Fixing rpmsign with evil magic

At my office we are developing a deployment mechanism for RPM packages. The general workflow looks like this:

  • You build a source rpm on your own machine.
  • You sign the rpm with your GPG key.
  • You submit the source RPM to our buildserver.
  • The buildserver validates your signature and then builds the package.
  • The buildserver signs the package using a master signing key.

The last step in that sequence represents a problem, because the rpmsign command will always, always prompt for a password and read the response from /dev/tty. This means that (a) you can’t easily provide the password on stdin, and (b) you can’t fix the problem using a passwordless key.

Other people have solved this problem using expect, but I’ve opted for another solution which in some ways seems cleaner and in others seems like a terrible idea: function interposition using LD_PRELOAD.

The rpmsign command prompts for (and reads) a password using the getpass() function call. If you look at the getpass(3) man page, you’ll see that the function is defined like this:

#include <unistd.h>
char *getpass( const char *prompt); 

So we start with the following short block of C code:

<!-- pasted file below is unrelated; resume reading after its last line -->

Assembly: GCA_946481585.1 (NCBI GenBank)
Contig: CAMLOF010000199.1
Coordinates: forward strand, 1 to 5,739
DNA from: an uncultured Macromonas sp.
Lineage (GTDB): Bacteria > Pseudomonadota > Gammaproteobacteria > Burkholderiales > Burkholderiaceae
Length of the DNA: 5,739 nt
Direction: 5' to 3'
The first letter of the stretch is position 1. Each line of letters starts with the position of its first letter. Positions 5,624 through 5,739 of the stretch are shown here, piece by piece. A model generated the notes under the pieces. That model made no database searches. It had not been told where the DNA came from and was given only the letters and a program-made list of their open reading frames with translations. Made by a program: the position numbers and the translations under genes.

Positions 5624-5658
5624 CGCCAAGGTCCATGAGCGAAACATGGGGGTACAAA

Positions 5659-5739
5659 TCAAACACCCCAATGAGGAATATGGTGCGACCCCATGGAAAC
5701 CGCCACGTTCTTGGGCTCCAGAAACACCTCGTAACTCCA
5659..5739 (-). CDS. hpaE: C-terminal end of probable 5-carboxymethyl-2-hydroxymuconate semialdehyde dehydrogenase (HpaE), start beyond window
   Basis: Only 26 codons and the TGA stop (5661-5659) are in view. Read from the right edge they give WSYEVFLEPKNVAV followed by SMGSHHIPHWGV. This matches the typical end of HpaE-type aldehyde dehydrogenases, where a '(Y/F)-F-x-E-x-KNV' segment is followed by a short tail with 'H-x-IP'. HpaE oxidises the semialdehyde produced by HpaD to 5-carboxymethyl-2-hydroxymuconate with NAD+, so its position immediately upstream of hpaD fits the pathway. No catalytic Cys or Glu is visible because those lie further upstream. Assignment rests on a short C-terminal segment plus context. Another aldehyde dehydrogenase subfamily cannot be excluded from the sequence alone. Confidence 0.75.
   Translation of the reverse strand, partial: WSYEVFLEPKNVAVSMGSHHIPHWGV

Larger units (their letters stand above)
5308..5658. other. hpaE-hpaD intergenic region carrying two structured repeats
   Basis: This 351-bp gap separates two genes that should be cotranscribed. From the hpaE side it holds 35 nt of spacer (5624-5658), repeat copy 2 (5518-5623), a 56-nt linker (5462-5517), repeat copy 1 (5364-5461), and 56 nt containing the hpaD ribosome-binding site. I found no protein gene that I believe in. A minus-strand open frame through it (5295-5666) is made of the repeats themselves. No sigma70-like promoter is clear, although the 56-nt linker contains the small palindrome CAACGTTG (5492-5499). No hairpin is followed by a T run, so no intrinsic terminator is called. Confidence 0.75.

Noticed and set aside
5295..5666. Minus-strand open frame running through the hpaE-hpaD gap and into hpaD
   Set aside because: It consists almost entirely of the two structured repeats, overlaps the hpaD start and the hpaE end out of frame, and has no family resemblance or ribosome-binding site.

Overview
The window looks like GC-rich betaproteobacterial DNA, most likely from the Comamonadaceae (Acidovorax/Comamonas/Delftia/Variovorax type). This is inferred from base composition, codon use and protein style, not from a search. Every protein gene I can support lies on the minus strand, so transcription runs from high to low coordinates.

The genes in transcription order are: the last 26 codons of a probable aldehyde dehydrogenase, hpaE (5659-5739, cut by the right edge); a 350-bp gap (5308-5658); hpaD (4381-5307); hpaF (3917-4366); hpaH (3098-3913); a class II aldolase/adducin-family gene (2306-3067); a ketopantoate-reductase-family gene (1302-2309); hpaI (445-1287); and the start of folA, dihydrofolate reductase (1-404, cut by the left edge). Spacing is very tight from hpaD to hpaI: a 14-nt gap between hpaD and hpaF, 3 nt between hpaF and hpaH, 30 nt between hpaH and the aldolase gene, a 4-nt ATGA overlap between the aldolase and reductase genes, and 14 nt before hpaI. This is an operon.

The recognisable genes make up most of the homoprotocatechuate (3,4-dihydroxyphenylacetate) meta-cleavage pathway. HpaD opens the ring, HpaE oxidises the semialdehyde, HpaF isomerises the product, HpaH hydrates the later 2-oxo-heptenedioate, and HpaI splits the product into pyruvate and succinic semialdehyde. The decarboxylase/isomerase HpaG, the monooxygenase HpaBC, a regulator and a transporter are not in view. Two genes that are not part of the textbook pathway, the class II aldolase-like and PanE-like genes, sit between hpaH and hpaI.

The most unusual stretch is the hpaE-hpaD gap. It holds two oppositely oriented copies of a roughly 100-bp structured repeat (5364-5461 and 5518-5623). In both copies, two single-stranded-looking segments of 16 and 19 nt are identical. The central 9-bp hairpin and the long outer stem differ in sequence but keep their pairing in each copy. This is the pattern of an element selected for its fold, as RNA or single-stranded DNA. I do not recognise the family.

#include <stdio.h>
#include <unistd.h>

char *getpass( const char *prompt) {
 return "";

This – when properly loaded – will replace the standard C library getpass() function with our own version, which simply returns an empty string. This of course means we’ll be using a passwordless key, but you could obviously have our replacement function return an actual password instead of an empty string. I would argue that by doing so you would not substantially increase the security of your solution.

Next we create a shared library:

$ cc -fPIC -g   -c -o getpass.o getpass.c
$ ld -shared -o getpass.o

And now we perform our magic:

$ LD_PRELOAD=$(pwd)/ rpmsign --addsign some.src.rpm
Pass phrase is good.

And voila! A solution for operating rpmsign in batch mode.